Putting in some manual labor for the community.

Putting in some manual labor for the community (Sr. Patricia Cushing, SJW).

In July we had a lovely interview with Sr. Patricia Cushing, SJW. She has a great story about finding the order she is now a part of (definitely an act of God) and the story she shares about the founding of her order (in 1974, so pretty young in the eyes of the Church) is an interesting one.

Up until this point all my interviews were with women in religious orders that had active apostolates (meaning, out in the world teaching or nursing or working in communications, etc.). In August I was able to secure an interview with Sr. Joseph Marie, OP, who is part of a cloistered Dominican order. Personally, I enjoyed reading her description of their day-to-day life in the convent. It’s actually quite full, just in case you were wondering.

My first and only interview with a man in religious life was with Fr. Meinrad Brune, OSB. Fr. Meinrad is a Benedictine monk and a priest for his order. He’s also my oblate director, so I was already acquainted with him and pleased he agreed to this interview.

This past October I posted my interview with Sr. Mary Beth, SDSH. Sr. Mary Beth currently lives and works in Taiwan. Her story reflects how important the support of family and friends are for those who might have a call to a religious vocation. I hope you enjoy her story.

Sr. Mary Rose looking out at the monastery

Sr. Mary Rose looking out at the monastery

The November interview was with Sr. Mary Rose, TOR, with a little help from the community’s vocations coordinator, Sr. Elizabeth, TOR. Sr. Mary Rose and Sr. Elizabeth probably represent one of the youngest communities on my list, having been founded in 1988. She describes the charism of the community as being a blending of the the contemplative and the active life. Sounds fascinating and the pictures she supplied are beautiful.

Finally, the last interview got published in December with Sr. Maria Gemma, OP. I loved reading through her responses to the questions and learning more about her background and how she came to find a home in religious life. Another must read!

I think many people, especially those of us who grew up with limited contact with religious (or none at all–that would be me), have a pretty narrow view of what life must be like as a nun, sister, or brother/monk. But as these eleven interviews show, there is a lot of variety in the religious life and a great diversity of people enter it. If you know someone who is contemplating a religious vocation or if you know someone who you think might have a calling to a religious vocation, tell them. And then pray for them. And maybe also show them this list so they can see the great variety that is out there.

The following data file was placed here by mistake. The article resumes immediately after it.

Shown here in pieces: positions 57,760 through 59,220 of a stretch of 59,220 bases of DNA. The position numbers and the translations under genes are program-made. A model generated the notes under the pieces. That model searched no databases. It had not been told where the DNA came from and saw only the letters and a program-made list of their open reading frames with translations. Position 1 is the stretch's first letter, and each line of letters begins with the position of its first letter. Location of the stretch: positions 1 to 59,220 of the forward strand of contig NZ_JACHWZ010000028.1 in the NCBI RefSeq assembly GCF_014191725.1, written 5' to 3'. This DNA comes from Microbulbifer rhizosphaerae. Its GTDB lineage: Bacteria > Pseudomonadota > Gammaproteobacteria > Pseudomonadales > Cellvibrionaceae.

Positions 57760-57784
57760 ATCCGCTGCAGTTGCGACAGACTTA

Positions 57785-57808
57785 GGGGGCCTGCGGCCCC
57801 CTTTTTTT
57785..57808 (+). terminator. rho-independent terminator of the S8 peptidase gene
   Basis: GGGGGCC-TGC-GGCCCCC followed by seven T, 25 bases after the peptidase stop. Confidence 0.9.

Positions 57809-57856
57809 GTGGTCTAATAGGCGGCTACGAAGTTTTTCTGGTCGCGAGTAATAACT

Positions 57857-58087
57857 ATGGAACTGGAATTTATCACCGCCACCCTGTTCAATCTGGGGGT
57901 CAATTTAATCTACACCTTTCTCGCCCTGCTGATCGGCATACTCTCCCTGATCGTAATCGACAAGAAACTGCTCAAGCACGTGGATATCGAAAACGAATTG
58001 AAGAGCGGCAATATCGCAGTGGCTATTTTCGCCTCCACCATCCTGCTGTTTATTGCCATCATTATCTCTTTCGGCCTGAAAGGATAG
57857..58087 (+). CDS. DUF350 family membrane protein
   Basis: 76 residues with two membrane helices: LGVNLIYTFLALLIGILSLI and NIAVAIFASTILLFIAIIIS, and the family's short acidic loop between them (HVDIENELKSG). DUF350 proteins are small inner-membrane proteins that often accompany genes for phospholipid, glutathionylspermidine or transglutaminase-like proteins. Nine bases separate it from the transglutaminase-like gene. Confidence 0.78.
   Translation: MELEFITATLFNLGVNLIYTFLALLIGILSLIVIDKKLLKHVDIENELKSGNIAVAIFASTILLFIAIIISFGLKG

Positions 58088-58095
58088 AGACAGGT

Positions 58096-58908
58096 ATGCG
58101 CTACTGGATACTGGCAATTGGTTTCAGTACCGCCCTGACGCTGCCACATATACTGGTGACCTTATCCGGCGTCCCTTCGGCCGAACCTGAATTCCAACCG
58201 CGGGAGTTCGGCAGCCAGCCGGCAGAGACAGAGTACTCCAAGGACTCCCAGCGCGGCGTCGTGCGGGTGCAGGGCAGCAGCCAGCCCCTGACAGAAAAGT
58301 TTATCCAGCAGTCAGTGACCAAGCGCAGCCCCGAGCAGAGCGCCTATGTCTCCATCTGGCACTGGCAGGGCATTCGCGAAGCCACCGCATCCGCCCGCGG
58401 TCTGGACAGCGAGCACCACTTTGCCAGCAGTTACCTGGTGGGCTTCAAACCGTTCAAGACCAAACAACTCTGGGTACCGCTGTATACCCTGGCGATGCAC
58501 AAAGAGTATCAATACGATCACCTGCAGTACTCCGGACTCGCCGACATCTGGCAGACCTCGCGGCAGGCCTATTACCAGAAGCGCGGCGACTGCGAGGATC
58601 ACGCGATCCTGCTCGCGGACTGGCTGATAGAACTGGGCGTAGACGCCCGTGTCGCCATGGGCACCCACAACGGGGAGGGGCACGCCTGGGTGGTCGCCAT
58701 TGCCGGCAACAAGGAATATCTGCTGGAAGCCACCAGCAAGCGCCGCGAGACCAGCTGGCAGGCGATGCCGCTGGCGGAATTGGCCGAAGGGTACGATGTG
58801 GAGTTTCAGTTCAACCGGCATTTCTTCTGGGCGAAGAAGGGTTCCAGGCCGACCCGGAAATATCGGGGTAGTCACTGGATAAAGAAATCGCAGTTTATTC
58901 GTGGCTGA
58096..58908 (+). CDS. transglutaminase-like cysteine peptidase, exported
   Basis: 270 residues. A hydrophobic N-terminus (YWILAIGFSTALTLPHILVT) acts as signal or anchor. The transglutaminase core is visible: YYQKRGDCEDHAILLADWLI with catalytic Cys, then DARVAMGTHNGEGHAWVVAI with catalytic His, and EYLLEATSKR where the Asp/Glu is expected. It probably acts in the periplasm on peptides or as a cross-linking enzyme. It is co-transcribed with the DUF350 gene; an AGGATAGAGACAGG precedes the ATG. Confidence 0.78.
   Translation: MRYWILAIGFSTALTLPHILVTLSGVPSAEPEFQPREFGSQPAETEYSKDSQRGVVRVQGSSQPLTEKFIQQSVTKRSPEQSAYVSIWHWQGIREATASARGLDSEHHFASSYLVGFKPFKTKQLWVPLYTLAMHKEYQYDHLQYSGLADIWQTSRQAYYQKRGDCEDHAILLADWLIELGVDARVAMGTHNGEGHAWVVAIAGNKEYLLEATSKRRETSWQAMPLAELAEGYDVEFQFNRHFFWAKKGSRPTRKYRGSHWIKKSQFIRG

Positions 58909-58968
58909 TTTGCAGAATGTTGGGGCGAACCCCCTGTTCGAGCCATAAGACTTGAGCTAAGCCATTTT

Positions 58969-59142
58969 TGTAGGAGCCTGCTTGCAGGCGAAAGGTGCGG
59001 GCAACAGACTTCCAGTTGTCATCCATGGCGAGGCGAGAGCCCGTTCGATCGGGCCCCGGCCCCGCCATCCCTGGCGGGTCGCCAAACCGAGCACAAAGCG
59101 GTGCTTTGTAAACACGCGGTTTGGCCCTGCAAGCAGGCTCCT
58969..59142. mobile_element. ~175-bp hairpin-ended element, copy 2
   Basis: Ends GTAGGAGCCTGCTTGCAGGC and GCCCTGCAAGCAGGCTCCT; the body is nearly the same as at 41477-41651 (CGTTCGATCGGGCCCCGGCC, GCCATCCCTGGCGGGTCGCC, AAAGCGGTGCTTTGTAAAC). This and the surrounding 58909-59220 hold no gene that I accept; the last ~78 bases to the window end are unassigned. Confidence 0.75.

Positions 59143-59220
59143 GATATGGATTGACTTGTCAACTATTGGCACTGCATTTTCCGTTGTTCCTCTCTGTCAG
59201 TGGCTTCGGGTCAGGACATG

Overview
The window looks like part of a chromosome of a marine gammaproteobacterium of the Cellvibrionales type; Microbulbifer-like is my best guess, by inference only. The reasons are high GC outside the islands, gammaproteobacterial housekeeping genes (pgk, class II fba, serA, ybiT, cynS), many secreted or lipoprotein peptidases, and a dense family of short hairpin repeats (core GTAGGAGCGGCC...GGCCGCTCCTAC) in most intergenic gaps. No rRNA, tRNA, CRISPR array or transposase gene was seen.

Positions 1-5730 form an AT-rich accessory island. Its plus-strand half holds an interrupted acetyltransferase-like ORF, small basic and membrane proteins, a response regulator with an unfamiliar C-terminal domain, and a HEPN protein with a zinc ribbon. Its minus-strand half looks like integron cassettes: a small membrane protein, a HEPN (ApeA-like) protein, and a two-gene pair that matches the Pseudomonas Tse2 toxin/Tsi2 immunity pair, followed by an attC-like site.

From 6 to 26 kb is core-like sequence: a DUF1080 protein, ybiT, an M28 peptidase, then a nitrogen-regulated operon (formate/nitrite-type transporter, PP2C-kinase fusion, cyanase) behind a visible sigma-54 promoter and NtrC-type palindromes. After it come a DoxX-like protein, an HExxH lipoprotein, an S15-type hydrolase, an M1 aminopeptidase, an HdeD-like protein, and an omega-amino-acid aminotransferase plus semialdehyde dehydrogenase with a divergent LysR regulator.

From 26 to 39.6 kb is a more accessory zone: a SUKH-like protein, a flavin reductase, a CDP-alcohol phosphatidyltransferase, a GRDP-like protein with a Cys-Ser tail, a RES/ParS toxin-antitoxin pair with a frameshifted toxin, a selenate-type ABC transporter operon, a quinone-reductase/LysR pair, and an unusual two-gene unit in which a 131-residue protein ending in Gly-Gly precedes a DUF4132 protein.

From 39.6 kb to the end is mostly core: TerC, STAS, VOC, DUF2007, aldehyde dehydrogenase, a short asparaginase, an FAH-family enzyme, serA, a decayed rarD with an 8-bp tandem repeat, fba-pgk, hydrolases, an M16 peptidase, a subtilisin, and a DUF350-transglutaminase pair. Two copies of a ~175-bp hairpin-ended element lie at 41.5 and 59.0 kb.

I hope our readers here at Catholic Sistas enjoyed these interviews. I certainly enjoyed doing them (even when I was worried month after month that I wouldn’t get an interview back in time, it always worked out!!). Please continue to pray for vocations. Our beautiful Mother Church needs faithful, committed young men and women to not only answer the call to the priesthood (for those young men), but also to religious life. And if you know someone in religious life, be sure to thank them at the next opportunity you have for devoting their life in service to the Church and God.

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About Kerri Baunach

Kerri Baunach is a Catholic wife and mother of three boys (plus three in heaven). She and her family live in beautiful central Kentucky where she is active in her church, a member of Cursillo, and a Benedictine Oblate. Kerri often writes on her Catholic faith, pregnancy loss, her kids, and pro-life issues. Kerri is a former music librarian (16 years) now stay-at-home mom, was a musician for over 20 years, loves taking her kids to the library (and loves that they love it), is passionately pro-life, can’t cook, and has lived in six states. In additional to writing at Catholic Sistas you can also find Kerri on her own blog at Journal of a Nobody.